‘I thought I was in 007’: Terror plot accused’s ASIO claim
A MAN arrested for plotting a gun massacre on New Year's Eve has claimed he was approached to be a paid ASIO informant.
Ali Khalif Shire Ali - known as Ali Shire - is accused of plotting a gun attack at Federation Square and is well connected in extremist circles in both Melbourne and Sydney.
The Herald Sun can reveal the 20-year-old told an Islamophobia forum he was offered $200 a tip to "go out in the community" and gather information for ASIO - an offer he said he refused.
Since the 2015 ASIO approach it has appeared he became more radicalised, sprouting an extremist version of Islam online and drifted closer to hate preachers.
In May 2016 the former Swinburne University student was part of a group of men who refused to stand for a magistrate during a terrorism hearing.
The group - who were supporters of the Tinny Terrorists, five men accused of trying to flee Australia via boat and join an overseas terrorist group - told the media that they "stand for no one but Allah".
After the trial he was seen leaving the Melbourne Magistrates' Court with extremist preacher Junaid Thorne.
His behaviour escalated so much that at the start of this year Melbourne's Joint Counter-Terrorism Team made him a "high-level" person of interest and closely monitored his activities.
Online Mr Shire has connections with associates of Numan Haider - who was killed when he attacked a police officer with a knife. He is also friends with the son of convicted terrorist mastermind Abdul Nacer Benbrika.
Benbrika's passport was cancelled in 2015 after border authorities suspected he was attempting to join jihadi groups in Syria.
But it was his connection with associates of a 15-year-old who killed a police worker in Sydney, which most interested the nation's domestic spy agency.
The lanky terror accused has claimed Australia's spy agency tried to recruit him in 2015 - visiting his home, "harassed him" with several phone calls and once followed him to his university.
Speaking at hard-line Islamist Hizb Ut Tahrir group event in 2015 the terror accused said ASIO wanted information about associates of 15-year-old Farhad Jabar - who was shot dead after he killed a NSW police worker outside Parramatta police station.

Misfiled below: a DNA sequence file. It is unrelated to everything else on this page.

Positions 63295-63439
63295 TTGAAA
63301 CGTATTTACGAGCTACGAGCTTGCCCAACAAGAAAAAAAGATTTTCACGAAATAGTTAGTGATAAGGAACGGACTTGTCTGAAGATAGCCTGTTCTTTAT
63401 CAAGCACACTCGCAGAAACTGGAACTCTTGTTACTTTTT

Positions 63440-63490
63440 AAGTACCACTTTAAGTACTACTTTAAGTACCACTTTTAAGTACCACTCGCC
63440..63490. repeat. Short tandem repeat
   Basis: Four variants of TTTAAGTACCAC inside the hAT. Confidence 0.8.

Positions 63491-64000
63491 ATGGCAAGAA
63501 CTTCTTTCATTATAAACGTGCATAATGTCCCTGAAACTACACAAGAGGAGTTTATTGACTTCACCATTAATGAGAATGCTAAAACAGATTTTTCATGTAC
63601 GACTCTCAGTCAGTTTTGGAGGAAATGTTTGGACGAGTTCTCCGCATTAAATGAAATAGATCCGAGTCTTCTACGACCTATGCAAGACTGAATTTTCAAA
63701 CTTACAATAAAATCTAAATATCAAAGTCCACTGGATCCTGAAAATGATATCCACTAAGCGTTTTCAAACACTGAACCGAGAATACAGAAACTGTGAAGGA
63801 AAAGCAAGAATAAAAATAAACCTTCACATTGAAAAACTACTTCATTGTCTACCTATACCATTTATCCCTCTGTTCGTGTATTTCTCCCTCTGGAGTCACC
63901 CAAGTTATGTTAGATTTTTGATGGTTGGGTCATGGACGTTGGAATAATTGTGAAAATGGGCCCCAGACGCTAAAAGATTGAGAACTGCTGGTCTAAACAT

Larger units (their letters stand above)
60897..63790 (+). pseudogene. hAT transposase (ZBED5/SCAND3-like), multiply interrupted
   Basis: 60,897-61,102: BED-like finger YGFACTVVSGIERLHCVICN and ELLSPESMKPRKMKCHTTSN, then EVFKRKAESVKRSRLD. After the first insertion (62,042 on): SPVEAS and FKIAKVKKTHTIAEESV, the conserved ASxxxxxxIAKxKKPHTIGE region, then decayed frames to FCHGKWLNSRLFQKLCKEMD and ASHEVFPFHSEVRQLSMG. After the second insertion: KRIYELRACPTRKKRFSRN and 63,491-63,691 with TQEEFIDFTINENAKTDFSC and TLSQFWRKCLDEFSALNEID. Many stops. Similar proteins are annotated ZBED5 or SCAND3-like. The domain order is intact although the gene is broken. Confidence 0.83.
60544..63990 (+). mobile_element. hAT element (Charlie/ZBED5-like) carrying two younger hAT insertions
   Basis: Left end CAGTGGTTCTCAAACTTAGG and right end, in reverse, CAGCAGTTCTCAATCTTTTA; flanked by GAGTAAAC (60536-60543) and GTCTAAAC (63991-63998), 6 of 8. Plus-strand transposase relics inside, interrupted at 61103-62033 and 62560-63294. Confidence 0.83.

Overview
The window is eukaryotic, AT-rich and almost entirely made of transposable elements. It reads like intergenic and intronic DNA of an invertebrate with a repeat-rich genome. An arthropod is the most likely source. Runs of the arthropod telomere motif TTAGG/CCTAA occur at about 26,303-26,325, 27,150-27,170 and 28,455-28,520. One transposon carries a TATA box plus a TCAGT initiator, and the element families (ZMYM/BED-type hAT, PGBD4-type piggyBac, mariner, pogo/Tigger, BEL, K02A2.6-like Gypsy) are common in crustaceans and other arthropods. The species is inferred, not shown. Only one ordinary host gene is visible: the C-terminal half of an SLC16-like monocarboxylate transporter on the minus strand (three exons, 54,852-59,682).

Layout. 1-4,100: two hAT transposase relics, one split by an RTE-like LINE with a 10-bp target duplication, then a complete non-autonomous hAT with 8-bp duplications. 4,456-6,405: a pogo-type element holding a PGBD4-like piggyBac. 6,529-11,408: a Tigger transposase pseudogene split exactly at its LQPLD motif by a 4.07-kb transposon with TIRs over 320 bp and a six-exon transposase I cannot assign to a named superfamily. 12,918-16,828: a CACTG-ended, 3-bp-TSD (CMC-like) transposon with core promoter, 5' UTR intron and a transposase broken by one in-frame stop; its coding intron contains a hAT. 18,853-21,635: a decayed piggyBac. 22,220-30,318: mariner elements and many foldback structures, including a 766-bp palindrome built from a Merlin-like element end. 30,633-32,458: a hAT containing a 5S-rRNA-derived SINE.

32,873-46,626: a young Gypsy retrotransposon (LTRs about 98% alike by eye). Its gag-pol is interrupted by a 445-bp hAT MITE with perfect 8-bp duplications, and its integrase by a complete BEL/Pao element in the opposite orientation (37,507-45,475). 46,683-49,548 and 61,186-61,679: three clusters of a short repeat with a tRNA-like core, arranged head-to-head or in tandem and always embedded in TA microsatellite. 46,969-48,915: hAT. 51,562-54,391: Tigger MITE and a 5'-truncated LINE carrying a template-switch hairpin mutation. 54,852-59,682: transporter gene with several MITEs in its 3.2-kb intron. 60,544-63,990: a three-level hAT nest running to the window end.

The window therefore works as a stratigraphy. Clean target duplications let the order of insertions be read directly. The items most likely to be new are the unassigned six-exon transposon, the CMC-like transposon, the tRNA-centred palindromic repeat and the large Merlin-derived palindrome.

Mr Shire said the ASIO agent had told him: "Ali, we know you are a good guy. We know you have knowledge of things that are happening. You know the thing happening in Parramatta, which is in Sydney, the shooting, you know and you're friends with certain people. We want you to get out in the community".
"I knew then they wanted me to be an informant and I said 'no - get lost'."
He said he thought he was in a "Bond movie" after the agents followed him to his university and texted him to look "to his left".
"He was standing there a couple of meters away. I thought I was in 007 the movie. He called again and I had to pick up cos he was looking at me," he said.
In an earlier meeting he said an agent had quizzed him about his associations and his thoughts on Islamic State.
"They were trying to get to know me, 'who are my friends, where do you work' - this and that. I stayed quiet cos I know their tricks and whatever you say to them they will use as evidence against you," he said.
"They start to get to the real questions, like who are your friends with, what do you think about IS, what are your thoughts about those groups - again I stayed quiet."
Mr Shire said he had stayed tight-lipped because he did not want to get his "friends into trouble."
He said he was offered $200 per tip but told the agents informing against other Muslims was "haram" (forbidden).
Mr Shire said his sister had sought legal advice for him, who had told him he did not need to speak to the agents.
He said he was approached because the spy agency believed he was "young and naive". His older sister was made aware of ASIO's approach to Mr Shire.
Mr Shire told the Hizb Ut Tahrir forum that ASIO would have informants in the audience.
Hizb Ut Tahrir have handed out booklets actively encouraging Muslims not to meet with the nation's top spy agency.
The booklet also compared the country's counter-terrorism agencies to insects.
"The best way to send cockroaches scurrying is to turn on the lights," it says.